Turkey (OpenDemocracy) – As Europe is distancing itself from Erdogan’s increasingly authoritarian regime, the UK is getting closer. Is it to sell them even more weapons? It is now ten months since Turkish government declared a state of emergency in response…
This has been a big week in world events and we here at Geopolitics Alert have covered a few major stories. Here are your key takeaways for the week of December 25th:
Israel Reacts to the UNSC Settlement Decision.
After the United Nations Security Council bite last week calling for a halt to Israeli settlement in Palestinian territory, Israeli officials have been, in the words of some commentators, “throwing a tantrum.”
On Monday, Wikileaks released a batch of almost 58,000 emails sent and received by Turkish president Recep Erdogan’s son-in-law Berat Albayrak.
The release, termed by Wikileaks as ‘Berat’s box’ includes thousands of emails detailing Albayrak’s dealings as the Turkish Minister of Energy. The emails encompass a span of sixteen years beginning April of 2000 until September of this year. Wikileaks was given the database of emails by a Turkish Marxist-Leninist ‘hacktivist’ group known as RedHack.
RedHack had initially announced that they had obtained the emails in September but their social media accounts and pages containing news of the hack were taken down. Originally the group threatened to release the emails if the Erdogan government wouldn’t release Alp Altınörs, a member of the Kurdish People’s Democratic Party (HDP) and a journalist named Aslı Erdogan. Suspected members of RedHack have been threatened since September by the government and subjected to the ongoing post-coup torture.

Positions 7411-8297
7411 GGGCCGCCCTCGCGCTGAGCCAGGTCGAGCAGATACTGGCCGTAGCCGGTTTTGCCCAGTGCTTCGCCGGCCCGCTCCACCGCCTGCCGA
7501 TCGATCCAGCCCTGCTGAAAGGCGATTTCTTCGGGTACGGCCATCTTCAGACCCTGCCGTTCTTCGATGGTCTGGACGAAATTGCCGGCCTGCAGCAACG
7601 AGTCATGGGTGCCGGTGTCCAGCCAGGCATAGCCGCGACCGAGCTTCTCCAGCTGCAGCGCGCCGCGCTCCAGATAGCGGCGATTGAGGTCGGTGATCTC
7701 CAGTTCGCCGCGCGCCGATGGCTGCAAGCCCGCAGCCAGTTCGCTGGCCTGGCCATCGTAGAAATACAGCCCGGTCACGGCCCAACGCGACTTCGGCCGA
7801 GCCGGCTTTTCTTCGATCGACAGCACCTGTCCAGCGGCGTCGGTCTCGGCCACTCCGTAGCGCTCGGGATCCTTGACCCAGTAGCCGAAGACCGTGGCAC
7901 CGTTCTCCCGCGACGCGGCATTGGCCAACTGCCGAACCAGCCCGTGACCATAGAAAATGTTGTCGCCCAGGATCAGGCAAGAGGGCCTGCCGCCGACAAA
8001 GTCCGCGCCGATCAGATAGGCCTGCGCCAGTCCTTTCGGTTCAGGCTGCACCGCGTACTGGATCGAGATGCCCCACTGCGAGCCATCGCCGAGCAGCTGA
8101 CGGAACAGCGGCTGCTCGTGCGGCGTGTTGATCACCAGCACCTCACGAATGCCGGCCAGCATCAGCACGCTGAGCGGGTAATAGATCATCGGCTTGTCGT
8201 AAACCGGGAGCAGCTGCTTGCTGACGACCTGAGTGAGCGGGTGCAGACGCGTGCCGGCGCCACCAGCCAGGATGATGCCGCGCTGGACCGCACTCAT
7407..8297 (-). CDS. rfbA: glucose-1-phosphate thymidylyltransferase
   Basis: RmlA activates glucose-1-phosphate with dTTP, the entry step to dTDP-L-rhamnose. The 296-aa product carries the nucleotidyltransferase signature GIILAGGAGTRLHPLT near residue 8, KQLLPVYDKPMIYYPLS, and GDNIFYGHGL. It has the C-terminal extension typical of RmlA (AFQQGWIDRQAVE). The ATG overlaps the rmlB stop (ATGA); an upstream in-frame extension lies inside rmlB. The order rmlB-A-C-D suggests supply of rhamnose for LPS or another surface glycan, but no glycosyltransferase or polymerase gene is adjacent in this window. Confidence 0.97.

Problems with Turkey, Eastern Europe, and Donald Trump could tear the rickety alliance apart at the seams.
If the number of eager applicants on a waiting list determines the strength of a club, then the North Atlantic Treaty Organization (NATO) is in fine fettle.
At its most recent gathering in July, NATO welcomed its 29th member — Montenegro — which means that the alliance now outnumbers the European Union. Nearby Macedonia has been waiting for 17 years to be let in the door only to have Greece block entrance every time because of a longstanding dispute over Macedonia’s name. Bosnia also wants in but must first overcome its internal divisions. Georgia’s membership, too, has been on hold, for fear of inciting Russia’s wrath, though that hasn’t prevented the country from hosting U.S.-NATO military exercises.
Over baklava and sweet tea, openDemocracy hears about Turkey’s post-coup crackdown and the dreams of an independent Kurdistan.
The Kurdish Community Centre in Harringay. (Image courtesy of the KCC)Harringay Green Lanes is home to London’s largest Kurdish community. The Victorian Grand Parade advertises this identity, with shops named after Gaziantep and Diyarbakir, the two largest cities in Turkish Kurdistan. The pavements were recently widened to accommodate the crowds that flock for food at one of the many enticing restaurants, or buy the legendary pastry gözleme, rolled by women sitting at a kiln in the front windows of the cafes, one of which is named after Taksim Square.